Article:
Seafarers are recognized for their key role in shipping’s greenhouse gas reduction strategy Ship’s crew

Seafarers’ unions have committed to a “just transition” for seafarers as part of the revised International Maritime Organization strategy to reduce greenhouse gases.

The new strategy, adopted earlier this month, includes updated targets to reduce emissions in the shipping sector, aiming to reach net-zero by 2050. Researchers estimate the strategy will require a reduction in pollution levels per ship of up to 60% by 2030 and 91% per ship by 2040.

The strategy also includes reviewing seafarers’ training and ensuring new zero-emission technologies are safe for workers and communities. The International Transport Workers’ Federation (ITF) has welcomed the move, which recognizes the importance of seafarers and their role in decarbonising shipping.

“This is a historic recognition by the IMO of the importance of seafarers and their health and safety needs,” said Dave Heindel, Chair of the ITF Seafarers’ Section. “With this revised strategy, the IMO says seafarers have a critical role to play in addressing the challenge of shipping to decarbonise.”

Just Transition is a policy that calls for treating workers and communities humanely in times of economic and technological change. It is a key tenet of global climate change policy and is defined by the International Labor Organization as “greening the economy in a way that is as fair and inclusive as possible for all stakeholders, creates decent work opportunities and leaves no one behind”.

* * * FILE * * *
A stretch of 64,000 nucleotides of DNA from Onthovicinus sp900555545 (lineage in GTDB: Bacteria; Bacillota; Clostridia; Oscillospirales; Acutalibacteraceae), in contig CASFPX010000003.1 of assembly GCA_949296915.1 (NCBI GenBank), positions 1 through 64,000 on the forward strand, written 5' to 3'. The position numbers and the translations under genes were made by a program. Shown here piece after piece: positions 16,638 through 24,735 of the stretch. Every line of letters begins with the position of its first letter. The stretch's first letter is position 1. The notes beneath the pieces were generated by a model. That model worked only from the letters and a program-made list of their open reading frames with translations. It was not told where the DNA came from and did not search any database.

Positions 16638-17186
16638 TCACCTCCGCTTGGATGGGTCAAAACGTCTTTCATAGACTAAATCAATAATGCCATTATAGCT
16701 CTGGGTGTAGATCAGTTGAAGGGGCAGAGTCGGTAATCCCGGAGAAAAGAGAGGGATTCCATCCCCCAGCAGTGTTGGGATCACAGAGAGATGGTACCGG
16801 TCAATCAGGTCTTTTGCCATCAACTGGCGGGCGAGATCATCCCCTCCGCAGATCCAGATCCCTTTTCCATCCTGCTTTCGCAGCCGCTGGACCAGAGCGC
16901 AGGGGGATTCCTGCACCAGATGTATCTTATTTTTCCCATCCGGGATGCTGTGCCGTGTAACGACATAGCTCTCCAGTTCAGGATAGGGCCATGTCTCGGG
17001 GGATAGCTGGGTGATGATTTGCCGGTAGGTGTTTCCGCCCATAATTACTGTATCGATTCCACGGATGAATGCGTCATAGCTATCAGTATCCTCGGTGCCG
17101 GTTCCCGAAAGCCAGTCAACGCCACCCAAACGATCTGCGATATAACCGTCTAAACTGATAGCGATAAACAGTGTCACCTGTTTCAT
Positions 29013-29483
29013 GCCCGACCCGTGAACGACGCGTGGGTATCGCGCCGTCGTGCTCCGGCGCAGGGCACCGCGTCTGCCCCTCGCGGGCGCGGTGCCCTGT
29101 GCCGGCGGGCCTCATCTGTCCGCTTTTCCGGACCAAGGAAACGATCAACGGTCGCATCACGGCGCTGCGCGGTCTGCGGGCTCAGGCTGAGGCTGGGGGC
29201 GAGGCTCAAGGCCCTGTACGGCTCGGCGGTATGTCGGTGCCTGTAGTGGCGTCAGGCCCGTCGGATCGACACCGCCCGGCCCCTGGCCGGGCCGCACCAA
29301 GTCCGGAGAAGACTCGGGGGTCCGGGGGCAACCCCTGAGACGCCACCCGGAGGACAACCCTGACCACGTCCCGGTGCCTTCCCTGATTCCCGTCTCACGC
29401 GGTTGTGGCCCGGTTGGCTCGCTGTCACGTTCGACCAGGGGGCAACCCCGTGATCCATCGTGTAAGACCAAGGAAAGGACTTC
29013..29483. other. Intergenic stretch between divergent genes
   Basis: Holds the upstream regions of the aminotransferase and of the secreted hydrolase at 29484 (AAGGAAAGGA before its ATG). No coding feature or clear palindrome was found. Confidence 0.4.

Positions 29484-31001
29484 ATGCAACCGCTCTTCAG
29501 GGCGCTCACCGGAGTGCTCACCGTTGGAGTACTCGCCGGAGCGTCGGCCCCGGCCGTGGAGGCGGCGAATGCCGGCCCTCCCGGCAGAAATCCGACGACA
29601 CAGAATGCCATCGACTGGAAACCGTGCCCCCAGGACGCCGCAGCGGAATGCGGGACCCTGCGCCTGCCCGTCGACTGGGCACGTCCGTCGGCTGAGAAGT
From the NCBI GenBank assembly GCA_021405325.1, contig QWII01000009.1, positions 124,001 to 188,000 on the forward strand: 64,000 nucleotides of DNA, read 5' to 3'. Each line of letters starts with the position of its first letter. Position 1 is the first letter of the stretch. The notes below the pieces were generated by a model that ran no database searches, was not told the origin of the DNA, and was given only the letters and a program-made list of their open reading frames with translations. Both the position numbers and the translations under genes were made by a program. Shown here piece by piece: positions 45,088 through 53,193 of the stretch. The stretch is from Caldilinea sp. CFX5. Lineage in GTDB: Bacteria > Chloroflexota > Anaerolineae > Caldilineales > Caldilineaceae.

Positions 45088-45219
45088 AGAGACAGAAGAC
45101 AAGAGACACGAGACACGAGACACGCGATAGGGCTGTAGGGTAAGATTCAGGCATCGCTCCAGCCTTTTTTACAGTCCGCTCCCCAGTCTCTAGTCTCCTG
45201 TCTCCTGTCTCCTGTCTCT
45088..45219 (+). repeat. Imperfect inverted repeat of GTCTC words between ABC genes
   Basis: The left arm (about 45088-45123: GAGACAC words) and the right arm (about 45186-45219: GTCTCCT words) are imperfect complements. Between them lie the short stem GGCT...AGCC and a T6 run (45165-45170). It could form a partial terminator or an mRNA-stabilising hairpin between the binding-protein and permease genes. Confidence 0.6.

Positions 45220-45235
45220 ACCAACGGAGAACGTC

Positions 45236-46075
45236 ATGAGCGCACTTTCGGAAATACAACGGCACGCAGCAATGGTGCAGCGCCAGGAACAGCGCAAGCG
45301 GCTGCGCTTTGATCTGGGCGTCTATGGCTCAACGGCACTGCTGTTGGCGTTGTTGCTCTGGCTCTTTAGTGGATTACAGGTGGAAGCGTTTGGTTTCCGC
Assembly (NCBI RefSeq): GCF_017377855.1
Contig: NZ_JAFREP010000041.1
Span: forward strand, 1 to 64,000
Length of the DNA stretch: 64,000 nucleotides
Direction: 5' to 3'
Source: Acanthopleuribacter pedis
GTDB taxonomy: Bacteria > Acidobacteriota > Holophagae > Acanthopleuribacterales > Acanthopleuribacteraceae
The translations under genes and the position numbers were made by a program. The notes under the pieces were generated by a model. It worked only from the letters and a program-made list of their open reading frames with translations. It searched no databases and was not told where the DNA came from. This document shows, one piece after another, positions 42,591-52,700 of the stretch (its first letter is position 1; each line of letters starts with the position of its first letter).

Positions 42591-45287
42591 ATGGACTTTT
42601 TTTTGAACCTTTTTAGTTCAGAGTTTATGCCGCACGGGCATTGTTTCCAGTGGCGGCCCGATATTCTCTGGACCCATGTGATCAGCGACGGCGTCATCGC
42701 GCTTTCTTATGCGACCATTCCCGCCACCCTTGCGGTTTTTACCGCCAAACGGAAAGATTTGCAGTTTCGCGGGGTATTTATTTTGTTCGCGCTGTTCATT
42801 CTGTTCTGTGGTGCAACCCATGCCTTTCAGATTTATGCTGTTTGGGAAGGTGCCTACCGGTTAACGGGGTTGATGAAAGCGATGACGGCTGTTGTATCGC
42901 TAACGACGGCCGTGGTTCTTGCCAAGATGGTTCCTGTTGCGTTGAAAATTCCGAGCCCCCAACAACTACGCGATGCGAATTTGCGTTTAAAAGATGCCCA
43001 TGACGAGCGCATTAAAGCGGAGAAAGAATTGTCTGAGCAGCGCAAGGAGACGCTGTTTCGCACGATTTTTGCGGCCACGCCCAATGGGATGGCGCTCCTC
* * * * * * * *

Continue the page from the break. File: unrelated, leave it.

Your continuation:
“Dealing with the climate crisis essentially means engaging the workforce, a central pillar of the ‘human element’ that IMO has focused on in recent years. We are very pleased that the centrality of workers is explicitly recognized in this strategy, which will have far-reaching implications in the years to come,” added Heindel.

ITF General Secretary Stephen Cotton stressed the importance of full implementation of the seafarers’ targets, as failure to do so could mean the shipping industry lags behind other transport sectors in terms of progress.

“The new goals show a heightened level of ambition, and we welcome that,” Cotton said. “But even these new targets fall short of the Paris Agreement and its temperature targets. Every sector needs to aim for Paris to make our jobs and our planet climate proof. It is therefore crucial that these new targets are fully achieved.”

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